Here’s a cautionary note as you study with your child: They don’t necessarily want another trainer. Kathleen Jen, a 52-year-old mother of two boys (now college-aged) in the Chicago suburb of Glenview, was inspired to learn karate about a decade ago after taking her sons to class. On a whim, the dojo director started offering day classes for parents. These courses ended, but Mrs. Jen was delighted. “You’re learning something you’ve been watching for two years,” she said. After the day classes ended, she moved to evening classes with her older son Matthew, who was then 6 years old. “He was three belts ahead at the time,” she said.
While you might think a child would chaf at having their mother or father in class, she said that one reason it works mainly for one reason: “I never corrected him.” Her own father, she said, was that Football coach of her high school team. “I don’t remember him giving as much feedback as I see parents in our generation give to children – even if they don’t know about it.”
Being a learning model means that parents sometimes have to accept a child’s willingness to learn, which is not always that easy. Susan Darrow, the executive director of Music Together, a global early music and movement program based in New Jersey, said getting parents out of their comfort zone can be challenging. “When a parent and a toddler come into a class, we know that the most important teacher for that child is the parent,” she noted. “But that means that the most important student for us is the parent.”
With the emphasis on playful, non-formal, experiential learning, the program found a way to reach out to parents. “We give them a strong reason to be musical what they don’t recognize,” she said. “By singing and dancing with your child every week, you support your own musicality.” Many people are embarrassed to express themselves musically, especially as beginners. But since they are doing it for their child, they tend to forget their inhibitions.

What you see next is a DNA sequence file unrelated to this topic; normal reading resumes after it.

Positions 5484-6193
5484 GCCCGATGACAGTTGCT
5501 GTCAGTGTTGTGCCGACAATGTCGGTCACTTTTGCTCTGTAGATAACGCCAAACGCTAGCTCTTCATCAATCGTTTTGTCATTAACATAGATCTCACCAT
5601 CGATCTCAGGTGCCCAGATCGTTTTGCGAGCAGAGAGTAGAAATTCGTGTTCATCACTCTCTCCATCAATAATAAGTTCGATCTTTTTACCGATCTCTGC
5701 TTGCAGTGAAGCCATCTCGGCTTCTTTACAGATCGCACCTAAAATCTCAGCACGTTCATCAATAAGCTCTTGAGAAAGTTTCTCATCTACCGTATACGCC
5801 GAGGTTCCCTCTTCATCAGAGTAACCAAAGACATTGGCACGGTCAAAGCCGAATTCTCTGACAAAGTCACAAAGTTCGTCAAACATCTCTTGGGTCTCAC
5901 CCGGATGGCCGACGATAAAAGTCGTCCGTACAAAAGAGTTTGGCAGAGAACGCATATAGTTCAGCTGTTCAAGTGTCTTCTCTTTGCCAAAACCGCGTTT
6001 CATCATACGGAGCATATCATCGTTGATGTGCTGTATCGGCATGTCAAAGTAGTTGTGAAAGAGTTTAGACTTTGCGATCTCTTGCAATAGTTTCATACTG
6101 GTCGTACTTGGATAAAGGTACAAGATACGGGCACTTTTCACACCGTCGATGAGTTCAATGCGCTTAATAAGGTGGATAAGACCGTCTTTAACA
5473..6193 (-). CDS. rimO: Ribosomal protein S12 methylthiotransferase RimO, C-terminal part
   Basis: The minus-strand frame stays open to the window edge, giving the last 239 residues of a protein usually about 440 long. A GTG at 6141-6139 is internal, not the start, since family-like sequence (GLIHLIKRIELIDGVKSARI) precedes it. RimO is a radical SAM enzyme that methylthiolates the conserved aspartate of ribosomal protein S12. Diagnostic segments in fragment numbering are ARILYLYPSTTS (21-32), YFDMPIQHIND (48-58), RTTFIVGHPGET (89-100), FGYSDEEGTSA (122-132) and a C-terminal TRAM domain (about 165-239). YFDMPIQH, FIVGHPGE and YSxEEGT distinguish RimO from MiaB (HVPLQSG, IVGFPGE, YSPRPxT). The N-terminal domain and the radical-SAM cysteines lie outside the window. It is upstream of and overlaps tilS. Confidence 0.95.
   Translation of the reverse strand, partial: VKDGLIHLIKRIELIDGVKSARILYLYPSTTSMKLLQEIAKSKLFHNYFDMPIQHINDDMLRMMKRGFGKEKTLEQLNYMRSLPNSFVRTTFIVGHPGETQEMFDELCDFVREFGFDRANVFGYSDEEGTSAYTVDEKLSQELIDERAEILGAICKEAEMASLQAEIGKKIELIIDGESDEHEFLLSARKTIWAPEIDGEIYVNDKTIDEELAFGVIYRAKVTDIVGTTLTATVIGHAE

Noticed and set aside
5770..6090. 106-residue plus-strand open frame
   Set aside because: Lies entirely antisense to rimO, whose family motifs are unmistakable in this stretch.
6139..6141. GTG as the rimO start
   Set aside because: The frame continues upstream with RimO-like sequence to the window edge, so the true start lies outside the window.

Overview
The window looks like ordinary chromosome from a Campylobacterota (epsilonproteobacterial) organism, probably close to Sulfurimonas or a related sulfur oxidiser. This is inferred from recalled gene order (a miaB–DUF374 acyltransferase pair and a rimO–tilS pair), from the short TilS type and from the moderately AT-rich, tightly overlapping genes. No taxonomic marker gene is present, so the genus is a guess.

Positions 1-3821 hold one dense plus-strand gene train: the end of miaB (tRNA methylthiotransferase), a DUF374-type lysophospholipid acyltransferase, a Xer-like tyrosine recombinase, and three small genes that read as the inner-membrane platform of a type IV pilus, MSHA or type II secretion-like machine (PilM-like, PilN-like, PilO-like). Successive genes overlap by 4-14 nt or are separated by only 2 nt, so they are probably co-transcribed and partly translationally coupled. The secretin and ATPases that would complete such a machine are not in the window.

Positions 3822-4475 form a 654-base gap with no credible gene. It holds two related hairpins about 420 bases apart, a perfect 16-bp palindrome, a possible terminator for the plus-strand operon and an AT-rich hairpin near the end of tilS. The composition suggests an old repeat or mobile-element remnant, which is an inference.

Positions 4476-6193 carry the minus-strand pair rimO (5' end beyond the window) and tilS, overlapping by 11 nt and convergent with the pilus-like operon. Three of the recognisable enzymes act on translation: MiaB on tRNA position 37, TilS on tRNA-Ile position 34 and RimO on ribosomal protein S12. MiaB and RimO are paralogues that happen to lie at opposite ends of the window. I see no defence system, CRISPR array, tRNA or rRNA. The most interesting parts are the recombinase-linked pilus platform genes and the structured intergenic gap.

As intuitively positive as it may be to learn something new besides your own child, there is hardly any research on possible benefits – the question was left blank by several researchers I have contacted. It is also not easy to find programs aimed at families studying together.
There is one approach that positioned the parents as a kind of model co-learner right from the start: the “Suzuki method”, named after its founder, the Japanese violinist and teacher Shinichi Suzuki. Beth Cantrell, who teaches the cello this way and is chairman of the board of directors of the Suzuki Association of the Americas, said that when a parent learns to play an instrument with their child, not only is they modeling the act of learning, but “showing some respect for the parent how difficult the child’s task is. “
And who knows, maybe it will last for both parents and child. Ms. Jen, the Illinois mother karate, became a black belt like her son. In a nice twist, her son was in the audience when she attended a master-level event a few years ago. After her team won gold, her son asked, “Don’t you just love to compete?” She said, “No, I hate to compete. I love training. “To which he replied,” Mom, that’s so backwards. “